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A command of the court issued upon the filing of an application for an Injunction, prohibiting the defendant from performing a threatened act until a hearing on the application can be held.
A restraining order is an official command issued by a court to refrain from certain activity. Restraining orders are sought by plaintiffs in a wide variety of instances for the same reason: the plaintiff wishes to prevent the defendant from doing something that he or she has threatened. Restraining orders are used in a variety of contexts, including employment disputes, Copyright infringement, and cases of harassment, domestic abuse, and Stalking. All restraining orders begin with an application to the court, which decides the merits of the request by using a traditional test. Limited in their duration and effect, restraining orders are distinguished from the more lasting form of court intervention called an injunction. Generally they are sought as a form of immediate relief while a plaintiff pursues a permanent injunction.
A court submits a request for a restraining order to one of several tests. These tests vary slightly across different jurisdictions, but generally they involve the analysis of four separate factors: (1) whether the moving party will suffer irreparable injury if the relief is not granted; (2) whether the moving party is likely to succeed on the merits of the case; (3) whether the opposing party will be harmed more than the moving party is helped; and (4) whether granting the relief is in the public interest.
Usually, restraining orders are not permanent. They exist because of the need for immediate relief: the plaintiff requires fast action from the court to prevent injury. Seeking a permanent injunction can take months or years because it involves a full hearing, but the process of obtaining a restraining order can take a matter of days or weeks. For even faster relief, moving parties can seek a Temporary Restraining Order (TRO). These are often issued ex parte, meaning that only the moving party is present in court. The TRO usually lasts only until an injunctive hearing involving both parties can be held.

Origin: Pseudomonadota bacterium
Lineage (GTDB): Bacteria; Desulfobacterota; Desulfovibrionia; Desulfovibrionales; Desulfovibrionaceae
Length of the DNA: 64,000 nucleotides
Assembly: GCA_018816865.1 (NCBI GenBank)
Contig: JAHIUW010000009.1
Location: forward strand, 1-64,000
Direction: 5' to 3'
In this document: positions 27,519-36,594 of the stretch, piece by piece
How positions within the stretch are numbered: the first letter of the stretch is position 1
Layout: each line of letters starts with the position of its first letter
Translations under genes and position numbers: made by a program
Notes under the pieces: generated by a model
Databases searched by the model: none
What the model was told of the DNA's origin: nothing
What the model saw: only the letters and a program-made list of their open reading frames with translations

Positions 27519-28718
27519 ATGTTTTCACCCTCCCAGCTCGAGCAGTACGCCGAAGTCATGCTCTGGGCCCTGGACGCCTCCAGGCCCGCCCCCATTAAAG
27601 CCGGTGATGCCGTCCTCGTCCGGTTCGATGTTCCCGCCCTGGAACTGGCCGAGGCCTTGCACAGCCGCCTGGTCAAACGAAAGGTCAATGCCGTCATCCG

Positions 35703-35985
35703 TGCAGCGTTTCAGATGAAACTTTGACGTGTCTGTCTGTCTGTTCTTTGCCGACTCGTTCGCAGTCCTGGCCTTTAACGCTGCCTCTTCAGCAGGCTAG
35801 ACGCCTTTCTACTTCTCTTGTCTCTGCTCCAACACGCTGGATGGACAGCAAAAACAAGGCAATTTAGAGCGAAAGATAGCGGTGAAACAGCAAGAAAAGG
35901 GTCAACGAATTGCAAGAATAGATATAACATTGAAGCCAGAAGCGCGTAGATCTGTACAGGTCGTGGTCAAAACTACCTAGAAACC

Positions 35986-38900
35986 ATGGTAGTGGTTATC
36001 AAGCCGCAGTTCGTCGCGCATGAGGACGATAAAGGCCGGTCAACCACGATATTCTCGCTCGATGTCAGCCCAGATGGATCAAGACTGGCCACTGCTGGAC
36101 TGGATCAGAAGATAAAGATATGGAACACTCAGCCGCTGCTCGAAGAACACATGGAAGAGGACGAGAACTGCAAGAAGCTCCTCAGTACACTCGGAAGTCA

Harassment of an individual can result in a permanent restraining order. This command of the court is also called a protective order. All states permit individuals to seek a restraining order when they are subjected to harassment by another individual or organization, typically involving behavior such as repeated, intrusive, and unwanted acts. Application for such an order usually is made to the district court. If granted, it prohibits the party named from initiating any contact with the protected party. In the 1990s most states passed anti-stalking laws designed to protect women from criminal harassment by men. These laws generally require that a plaintiff first secure a restraining order before criminal charges can be filed.
American Law Institute–American Bar Association (ALI ABA). 1996. Obtaining a Preliminary Injunction and Temporary Restraining Order, by James J. Brosnahan. Course of study, August 14, 1996. SB24 ALI-ABA 247.
Peters, Donald M. 1995. "Temporary Restraining Orders and Preliminary Injunction." Arizona Attorney 31 (April).
Walsh, Keirsten L. 1996. "Safe and Sound at Last? Federalized Anti-Stalking Legislation in the United States and Canada." Dickinson Journal of International Law 14 (winter).
n. a temporary order of a court to keep conditions as they are (like not taking a child out of the county or not selling marital property) until there can be a hearing in which both parties are present. More properly it is called a temporary restraining order (shortened to TRO). (See: injunction, permanent injunction)